Data

1. Whether Not Knowing Hanja Has Made Life Uncomfortable (54% Yes, 46% No)

Poll 1

The pollsters asked to those that did not know Hanja whether not knowing Hanja has made life uncomfortable. The poll results in 2002 showed that 70% of Koreans overall answered “yes,” but this year’s poll showed that it had dropped to 54% for “yes.” The data also show generational differences, ranging from 63% in the affirmative in the 60 years or above group to 48% in the 19-29 year age group. There were also differences in occupation. Those who worked in white collar professions answered 54% yes, while students and blue collared workers answered 45% and 47% respectively.

2. Whether Hanja is Korean or Foreign? (48% Korean, 47% Foreign)

Poll 2

The second question pollsters asked was whether Hanja was “Korean” (or “Ours”*) or “foreign.” In sum, 47% responded it was “foreign,” 48% “Korean,” and 7% were undecided or refused to answer. This is not that different from the 2002 poll. The data showed some generational differences. While those in their 40s and 60s answered that Hanja was Korean 51% and 53% respectively, those in their 20s, 30s, and 50s responded that it was 45%, 45%, and 42% respectively. There were also gender differences. 54% of women responded that Hanja is Korean, while only 41% of men answered that it was. In addition, 54% of those who had answer that not knowing Hanja made life difficult responded that Hanja was Korean, while only 40% of those who responded they had little difficult responded similarly.

*By “Ours,” the implication is not whether Hanja was created by Koreans. (Only the ultra-nationalist fringe unfortunately too common on YouTube believe that.) Rather, the question is about whether Hanja is apart of Korean culture.

3. Whether Hanja-Hangul Mixed Script or Hangul Exclusive Script Should Be Used (53% for Mixed, 41% for Exclusive)

Poll 3

The next question was whether Hangul-Hanja mixed script should be used or Hangul exclusive script should be used. In 2002, 55% of Koreans believed that mixed script should be use, 33% believed that exclusive script should be used, and the rest were undecided. This year’s poll reveals that the percentage of Koreans in favor of mixed script actually increased to 57%. There were age differences. Only 50% of those in their 20s were in favor of mixed script, but those in their 30s or above were more supportive, with 55% and higher. In addition, there were occupational differences. 61% of White collar professionals and 59% of those self-employed were in favor of mixed script, but only 52% of blue collar workers were in favor. Those who had previously responded that not knowing Hanja has made life difficult were overwhelming in favor of mixed script with 67%, while those who responded that they had little difficulty answered only 46% in favor.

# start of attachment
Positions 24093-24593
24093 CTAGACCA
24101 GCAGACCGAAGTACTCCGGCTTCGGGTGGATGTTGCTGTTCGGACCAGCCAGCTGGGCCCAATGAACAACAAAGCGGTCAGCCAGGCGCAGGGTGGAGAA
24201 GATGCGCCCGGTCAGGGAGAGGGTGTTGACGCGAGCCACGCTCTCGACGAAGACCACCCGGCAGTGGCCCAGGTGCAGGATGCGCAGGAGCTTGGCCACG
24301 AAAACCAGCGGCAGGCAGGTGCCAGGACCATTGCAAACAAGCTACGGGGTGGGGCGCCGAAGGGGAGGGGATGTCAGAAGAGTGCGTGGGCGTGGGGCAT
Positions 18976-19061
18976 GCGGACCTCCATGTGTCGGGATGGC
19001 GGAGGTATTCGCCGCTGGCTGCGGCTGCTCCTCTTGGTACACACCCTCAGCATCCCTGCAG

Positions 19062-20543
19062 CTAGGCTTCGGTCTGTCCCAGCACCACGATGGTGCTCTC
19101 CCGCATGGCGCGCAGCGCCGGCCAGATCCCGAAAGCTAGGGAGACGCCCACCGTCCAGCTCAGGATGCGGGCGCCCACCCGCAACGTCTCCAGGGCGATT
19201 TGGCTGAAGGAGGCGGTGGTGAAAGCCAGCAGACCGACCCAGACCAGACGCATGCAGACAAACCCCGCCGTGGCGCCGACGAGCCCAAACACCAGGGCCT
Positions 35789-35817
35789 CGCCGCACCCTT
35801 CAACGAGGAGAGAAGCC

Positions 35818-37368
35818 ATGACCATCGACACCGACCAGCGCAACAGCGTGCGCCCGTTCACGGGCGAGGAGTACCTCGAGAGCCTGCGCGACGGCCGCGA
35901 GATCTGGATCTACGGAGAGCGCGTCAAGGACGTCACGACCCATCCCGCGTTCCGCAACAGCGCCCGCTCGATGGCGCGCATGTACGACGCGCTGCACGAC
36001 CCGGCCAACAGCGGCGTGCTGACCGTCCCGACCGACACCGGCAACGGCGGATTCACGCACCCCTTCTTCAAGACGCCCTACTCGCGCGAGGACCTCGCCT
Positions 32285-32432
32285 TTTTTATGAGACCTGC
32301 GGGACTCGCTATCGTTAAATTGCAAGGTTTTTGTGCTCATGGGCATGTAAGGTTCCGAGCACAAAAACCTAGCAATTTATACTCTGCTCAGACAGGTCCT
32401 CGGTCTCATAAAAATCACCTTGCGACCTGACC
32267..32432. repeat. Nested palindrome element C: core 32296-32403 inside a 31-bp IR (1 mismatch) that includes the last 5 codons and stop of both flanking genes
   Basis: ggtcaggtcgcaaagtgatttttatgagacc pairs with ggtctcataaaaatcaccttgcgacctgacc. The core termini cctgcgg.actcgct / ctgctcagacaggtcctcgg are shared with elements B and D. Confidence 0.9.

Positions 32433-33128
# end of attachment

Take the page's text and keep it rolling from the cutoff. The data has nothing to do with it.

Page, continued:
4. Why Koreans Should Use Mixed Script or Exclusive Script

The fourth question asked those in favor of mixed script or the exclusive what their reason was. These respondents were separated based on their answer in question 3.

Poll 4-1

Among those who had responded that they were in favor of mixed script, 67% responded that their reason was that Hanja conveys meaning more adequately, 11% stated because they were used to it, 5% because Hanja and Hangul are intimately related, another 5% because of foreign relations with China, 4% for cultural reasons, 4% for education, and the remaining 4% responded miscellaneously, did not know, or refused to respond.

Poll 4-2